Philip Bille, DTU Compute

Shortcut through data jungle

Tuesday 19 May 15
by Iben Julie Schmidt


Philip Bille
Associate Professor
DTU Compute
+45 45 25 36 47

New methods of compressing data may be the solution to many of the challenges posed by growing volumes of ‘big data’. New smart compression algorithms enable working directly in the compressed data. In addition to saving time and storage space, the technology will be able to process even larger data volumes.

BIG DATA is on everyone’s lips, as there is huge potential in the data explosion we are currently experiencing. Regardless of whether your chosen field is disease research, marketing, climate problems, or understanding the universe, it seems that the answers we seek are hidden in the petabytes of data that are generated in an endless stream.

But as promising as the growing data volumes may be, they pose major challenges in the form of insufficient storage space, computer power, memory, bandwidth, and not least, time—which is why data compression is an increasingly important factor. At DTU Compute, a researcher has become something of a data compression pioneer since showing it was possible to work in compressed data.

Jumping around in compressed data
“I showed that you can take compressed data—in this case a classic Lempel-Ziv compression—and then build something on top of them, enabling you to jump around in the data and carry out different tasks without first having to decompress them, and that was a real eye-opener. What we really did was invent a new way of representing data. By combining a range of different, classic techniques we created a new internal data structure,” explains Philip Bille, Associate Professor at DTU Compute.

The new method attracted attention, as the ability to work in compressed data without the need for storage space or spending time on decompressing the data, can open up new opportunities. One of the areas where the method has already proved viable is video surveillance. 

Search in surveillance video
“Surveillance cameras typically record idle footage, i.e. hours and hours of video where very little or nothing is happening so you can save it in a compact way where it takes up far less space—but at the same time it’s an advantage if you can quickly search for specific things. That way you avoid having to sift through endless hours of video surveillance. In a project funded by the Danish National Advanced Technology Foundation, we collaborated with—among others—the video software company Milestone to develop a search function that can perform various smart searches: For example, you can select a specific area of the recording and then perform a search when you know when something has taken place in precisely that area. And our job has been to render the data as small as possible,” explains Philip Bille.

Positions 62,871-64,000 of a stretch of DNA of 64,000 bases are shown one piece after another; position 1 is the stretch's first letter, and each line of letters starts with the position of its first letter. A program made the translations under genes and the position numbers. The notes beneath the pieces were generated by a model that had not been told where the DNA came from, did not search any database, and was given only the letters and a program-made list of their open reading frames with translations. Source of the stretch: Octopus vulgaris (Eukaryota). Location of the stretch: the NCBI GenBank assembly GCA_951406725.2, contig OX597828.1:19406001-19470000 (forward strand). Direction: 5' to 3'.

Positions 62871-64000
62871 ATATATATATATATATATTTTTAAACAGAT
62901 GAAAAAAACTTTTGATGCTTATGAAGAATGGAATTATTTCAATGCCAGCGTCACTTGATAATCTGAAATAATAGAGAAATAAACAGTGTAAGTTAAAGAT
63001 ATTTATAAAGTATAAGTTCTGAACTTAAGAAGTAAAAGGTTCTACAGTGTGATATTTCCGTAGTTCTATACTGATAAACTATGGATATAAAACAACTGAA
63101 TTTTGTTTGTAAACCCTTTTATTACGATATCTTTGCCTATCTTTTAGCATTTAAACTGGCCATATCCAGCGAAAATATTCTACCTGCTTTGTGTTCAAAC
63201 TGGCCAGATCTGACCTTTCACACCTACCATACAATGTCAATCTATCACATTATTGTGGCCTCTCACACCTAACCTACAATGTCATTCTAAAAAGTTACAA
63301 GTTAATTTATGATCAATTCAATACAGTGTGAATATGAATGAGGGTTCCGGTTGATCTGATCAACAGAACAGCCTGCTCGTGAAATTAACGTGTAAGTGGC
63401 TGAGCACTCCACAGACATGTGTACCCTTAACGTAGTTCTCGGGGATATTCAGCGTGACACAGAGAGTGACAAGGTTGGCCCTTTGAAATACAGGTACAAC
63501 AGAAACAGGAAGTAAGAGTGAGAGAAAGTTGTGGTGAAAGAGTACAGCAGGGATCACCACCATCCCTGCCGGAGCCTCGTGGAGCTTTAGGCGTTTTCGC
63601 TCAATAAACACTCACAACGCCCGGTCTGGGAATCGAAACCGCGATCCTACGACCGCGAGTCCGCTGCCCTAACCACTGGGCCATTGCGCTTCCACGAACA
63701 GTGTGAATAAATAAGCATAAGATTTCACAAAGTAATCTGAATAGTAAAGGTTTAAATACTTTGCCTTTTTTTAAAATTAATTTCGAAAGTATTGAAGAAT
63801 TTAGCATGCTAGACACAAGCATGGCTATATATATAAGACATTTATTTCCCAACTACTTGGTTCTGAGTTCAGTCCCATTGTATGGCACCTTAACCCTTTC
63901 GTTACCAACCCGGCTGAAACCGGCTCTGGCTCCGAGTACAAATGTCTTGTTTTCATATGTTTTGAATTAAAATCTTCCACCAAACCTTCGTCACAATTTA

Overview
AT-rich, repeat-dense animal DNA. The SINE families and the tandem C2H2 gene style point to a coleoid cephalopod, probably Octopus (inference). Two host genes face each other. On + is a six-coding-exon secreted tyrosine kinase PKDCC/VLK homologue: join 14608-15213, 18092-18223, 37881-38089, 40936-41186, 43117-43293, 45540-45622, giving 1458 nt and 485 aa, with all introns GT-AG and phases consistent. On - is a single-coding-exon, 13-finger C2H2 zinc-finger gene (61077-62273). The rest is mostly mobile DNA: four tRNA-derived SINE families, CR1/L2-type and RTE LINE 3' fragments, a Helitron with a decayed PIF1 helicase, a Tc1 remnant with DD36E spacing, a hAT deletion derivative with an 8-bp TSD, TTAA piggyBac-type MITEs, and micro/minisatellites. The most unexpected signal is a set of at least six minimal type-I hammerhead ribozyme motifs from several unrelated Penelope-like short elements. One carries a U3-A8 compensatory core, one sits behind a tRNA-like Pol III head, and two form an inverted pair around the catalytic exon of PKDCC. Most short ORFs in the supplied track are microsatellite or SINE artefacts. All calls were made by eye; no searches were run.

DNA codes can be compressed efficiently
A second area where the method can play an important role is in gene sequencing. Since the development of Next Generation Sequencing, the price of DNA sequencing has fallen drastically, and this has meant that gene sequencing information is one of the areas where data volumes are growing the fastest. In projects such as Genome Denmark, for example, scientists have sequenced the complete genome of 30 Danes in order to conduct research into the link between genes and diseases, and this requires a lot of data capacity. However, this is only the beginning of a development where more and more people as well as other organisms will be exposed to complete genome sequencing.

“It is precisely in the field of gene sequencing that it makes really good sense to compress data, for even though a full genome takes up over 3 billion basepairs, DNA sequences from the same race are incredibly similar. Over 99 per cent of the genetic code is completely identical, so once you have saved the genome, it’s possible to compress the others relative to the first, enabling them to be compressed very efficiently and stored in compressed form. The exciting prospect is to develop these compression methods that at the same time enable us to work in data—for example, search for specific patterns or gene variations without first having to decompress the large volumes of data. And this is one of the goals of our future research,” explains Philip Bille.

Algorithms of the future
Associate Professor Philip Bille was recently awarded the prestigious Sapere Aude grant of DKK 7 million by The Danish Council for Independent Research. This means that in the coming years he and Associate Professor Inge Li Gørtz, two PhD students, two postdocs, and partners from Israel, Norway and Finland will be able to continue their research into searching and indexing in compressed data, among other things.

Philip Bille’s team of researchers will work with both existing compression algorithms and try to build future algorithms designed so that they can be worked in from the outset.